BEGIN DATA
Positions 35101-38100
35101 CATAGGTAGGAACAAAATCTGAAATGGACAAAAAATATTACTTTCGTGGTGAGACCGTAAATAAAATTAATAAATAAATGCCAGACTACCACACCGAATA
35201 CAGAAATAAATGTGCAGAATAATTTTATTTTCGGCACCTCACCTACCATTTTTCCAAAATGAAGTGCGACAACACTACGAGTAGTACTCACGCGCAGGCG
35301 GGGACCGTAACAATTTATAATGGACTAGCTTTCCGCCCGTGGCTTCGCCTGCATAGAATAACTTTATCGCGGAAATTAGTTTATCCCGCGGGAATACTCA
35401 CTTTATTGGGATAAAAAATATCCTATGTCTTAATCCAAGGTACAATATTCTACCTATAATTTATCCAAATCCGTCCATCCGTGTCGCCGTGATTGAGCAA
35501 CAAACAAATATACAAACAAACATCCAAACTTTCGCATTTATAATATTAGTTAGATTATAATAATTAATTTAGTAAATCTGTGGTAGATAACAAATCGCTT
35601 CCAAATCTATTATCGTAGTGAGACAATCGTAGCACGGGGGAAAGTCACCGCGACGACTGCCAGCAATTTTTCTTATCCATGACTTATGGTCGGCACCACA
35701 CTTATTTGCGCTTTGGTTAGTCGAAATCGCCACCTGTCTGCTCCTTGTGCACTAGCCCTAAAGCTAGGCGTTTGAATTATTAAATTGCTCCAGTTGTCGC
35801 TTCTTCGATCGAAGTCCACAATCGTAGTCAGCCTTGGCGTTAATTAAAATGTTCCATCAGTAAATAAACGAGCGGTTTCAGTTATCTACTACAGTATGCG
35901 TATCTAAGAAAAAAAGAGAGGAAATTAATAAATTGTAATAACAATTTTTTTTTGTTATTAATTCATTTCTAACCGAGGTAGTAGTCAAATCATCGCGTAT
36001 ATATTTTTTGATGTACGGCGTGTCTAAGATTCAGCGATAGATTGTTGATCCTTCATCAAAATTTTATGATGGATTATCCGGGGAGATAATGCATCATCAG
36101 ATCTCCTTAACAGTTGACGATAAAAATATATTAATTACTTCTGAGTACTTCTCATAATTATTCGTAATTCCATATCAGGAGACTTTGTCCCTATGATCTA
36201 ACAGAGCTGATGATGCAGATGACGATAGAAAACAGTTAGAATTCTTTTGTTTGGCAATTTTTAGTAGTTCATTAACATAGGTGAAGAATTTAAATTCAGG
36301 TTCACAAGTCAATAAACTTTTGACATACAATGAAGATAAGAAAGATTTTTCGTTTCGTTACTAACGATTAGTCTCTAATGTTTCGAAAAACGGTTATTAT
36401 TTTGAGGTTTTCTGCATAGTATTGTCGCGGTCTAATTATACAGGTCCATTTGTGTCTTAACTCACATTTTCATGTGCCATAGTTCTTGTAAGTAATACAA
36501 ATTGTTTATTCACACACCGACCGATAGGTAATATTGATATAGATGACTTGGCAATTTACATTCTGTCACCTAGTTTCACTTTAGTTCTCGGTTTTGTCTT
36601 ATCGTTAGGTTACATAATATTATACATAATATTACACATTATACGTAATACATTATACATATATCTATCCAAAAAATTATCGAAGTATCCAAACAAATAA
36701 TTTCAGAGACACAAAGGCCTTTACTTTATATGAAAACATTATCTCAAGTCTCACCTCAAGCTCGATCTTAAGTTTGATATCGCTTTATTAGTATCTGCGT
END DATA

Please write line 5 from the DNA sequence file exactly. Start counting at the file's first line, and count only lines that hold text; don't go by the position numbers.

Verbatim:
35401 CTTTATTGGGATAAAAAATATCCTATGTCTTAATCCAAGGTACAATATTCTACCTATAATTTATCCAAATCCGTCCATCCGTGTCGCCGTGATTGAGCAA